Majority of Foreign University Students from Post Soviet StatesČTK
Prague, Dec 16 (CTK) – The number of foreigners at Czech universities who come from Russia, Ukraine and Kazakhstan has been increasing and they formed nearly one fourth of the foreign students in the Czech Republic in 2016, according to the latest data of the Czech Statistical Office (CSU).
Last year, 14 percent of the undergraduates in the country were foreigners: over 43,600 foreigners studied at public or private colleges and universities. About half of the students were from Slovakia and some 10,400 were from the three above post-Soviet states.
The number of Slovaks studying in the Czech Republic has been decreasing since 2012, while the numbers of students from Russia, Ukraine and Kazakhstan are going up.
If young foreigners study at public universities together with the local students, they have the same conditions as Czechs, which means that they do not pay anything for their studies. Tuition is paid for study programmes in foreign languages and at private colleges and universities.
In 2007, there were 27,600 foreign undergraduates in the country. Over the following nine years their number increased by 58 percent (16,000).
A slight majority of the foreign students are women (53.4 percent) and their share is gradually increasing.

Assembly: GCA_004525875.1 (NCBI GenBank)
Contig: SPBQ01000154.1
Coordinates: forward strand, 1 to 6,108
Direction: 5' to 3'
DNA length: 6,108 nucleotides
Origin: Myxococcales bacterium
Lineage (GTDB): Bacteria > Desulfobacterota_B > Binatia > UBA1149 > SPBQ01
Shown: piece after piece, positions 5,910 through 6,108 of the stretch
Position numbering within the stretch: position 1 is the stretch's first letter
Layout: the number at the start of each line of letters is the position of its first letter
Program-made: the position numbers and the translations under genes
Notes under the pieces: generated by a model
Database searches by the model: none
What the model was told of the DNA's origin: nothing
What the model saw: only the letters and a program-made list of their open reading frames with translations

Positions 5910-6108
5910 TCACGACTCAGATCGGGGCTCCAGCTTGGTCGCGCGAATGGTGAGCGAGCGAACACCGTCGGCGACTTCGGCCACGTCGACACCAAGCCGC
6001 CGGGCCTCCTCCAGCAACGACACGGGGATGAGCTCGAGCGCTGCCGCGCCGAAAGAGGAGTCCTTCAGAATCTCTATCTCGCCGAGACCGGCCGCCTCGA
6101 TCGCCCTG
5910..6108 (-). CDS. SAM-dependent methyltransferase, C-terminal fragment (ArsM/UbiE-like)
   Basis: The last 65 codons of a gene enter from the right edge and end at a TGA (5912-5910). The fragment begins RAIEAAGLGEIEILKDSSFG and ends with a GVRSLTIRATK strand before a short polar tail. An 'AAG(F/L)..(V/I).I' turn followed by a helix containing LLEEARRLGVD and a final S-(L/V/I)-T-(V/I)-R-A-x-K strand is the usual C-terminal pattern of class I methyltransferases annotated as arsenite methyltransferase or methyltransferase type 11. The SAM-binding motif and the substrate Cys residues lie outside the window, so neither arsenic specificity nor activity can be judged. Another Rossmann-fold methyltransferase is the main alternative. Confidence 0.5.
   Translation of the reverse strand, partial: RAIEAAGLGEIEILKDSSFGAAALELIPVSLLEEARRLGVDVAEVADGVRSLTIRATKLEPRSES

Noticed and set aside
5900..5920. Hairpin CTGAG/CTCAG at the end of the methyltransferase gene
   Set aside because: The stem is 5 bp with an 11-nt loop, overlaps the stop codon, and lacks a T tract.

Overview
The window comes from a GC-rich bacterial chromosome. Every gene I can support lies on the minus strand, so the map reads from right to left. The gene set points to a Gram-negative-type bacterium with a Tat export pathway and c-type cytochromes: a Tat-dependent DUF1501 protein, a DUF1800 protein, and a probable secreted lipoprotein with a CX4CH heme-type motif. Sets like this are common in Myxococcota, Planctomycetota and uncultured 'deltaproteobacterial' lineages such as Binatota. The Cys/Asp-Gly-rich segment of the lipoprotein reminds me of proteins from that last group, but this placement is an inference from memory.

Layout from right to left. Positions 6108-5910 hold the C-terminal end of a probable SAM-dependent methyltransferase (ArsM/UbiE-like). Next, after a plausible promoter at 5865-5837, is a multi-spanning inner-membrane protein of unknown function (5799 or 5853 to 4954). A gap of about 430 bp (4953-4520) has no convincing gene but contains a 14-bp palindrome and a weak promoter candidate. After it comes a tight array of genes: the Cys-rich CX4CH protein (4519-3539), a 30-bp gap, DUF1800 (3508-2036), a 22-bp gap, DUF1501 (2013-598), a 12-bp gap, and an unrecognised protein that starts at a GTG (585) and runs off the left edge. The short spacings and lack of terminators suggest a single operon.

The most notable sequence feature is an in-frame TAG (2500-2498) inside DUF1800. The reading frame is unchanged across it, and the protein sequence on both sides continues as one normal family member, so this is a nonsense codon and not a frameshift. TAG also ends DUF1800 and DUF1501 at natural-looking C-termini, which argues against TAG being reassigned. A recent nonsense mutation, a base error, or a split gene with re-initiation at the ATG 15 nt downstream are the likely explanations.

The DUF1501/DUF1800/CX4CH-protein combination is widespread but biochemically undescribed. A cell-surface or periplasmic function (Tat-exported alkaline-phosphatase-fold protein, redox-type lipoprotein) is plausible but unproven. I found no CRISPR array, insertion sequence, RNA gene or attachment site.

Since 2011, the share of EU citizens among the foreign undergraduates has been lowering, mainly because of a decrease in the number of Slovaks. The number of students from outside of the EU has been steadily growing.
In 2016, 5,900 Russians, 2,900 Ukrainians and 1,600 Kazakhs studied at Czech universities. A majority of the students from outside of the EU were from these three countries.
Compared with 2015, the number of foreign undergraduates increased by about 1,500 last year – the number of EU foreigners by 200 and that of non-EU foreigners by 1,300.
Most of the foreign undergraduates (87 percent) study at public universities. They mostly studied medicine, pharmacy, life sciences and art. At private schools, foreigners most often studied economy and social sciences.
Fifteen percent of the foreign students (over 6,350) paid tuition fees last year, which is about 740 more than in 2015. Nearly all British (96 percent) and Portuguese (93 percent) students paid tuition as well as three fourths of German and two thirds of Indian students.
On the contrary, only 6 percent of the Russian and 0.5 percent of the Slovak students paid tuition in 2016.
Foreign students whose mother tongue is Slavic, which means close to Czech often undergo a Czech language course in the country before they start studying at a Czech university.
Non-EU foreigners who graduate from a Czech university do not need any work permission.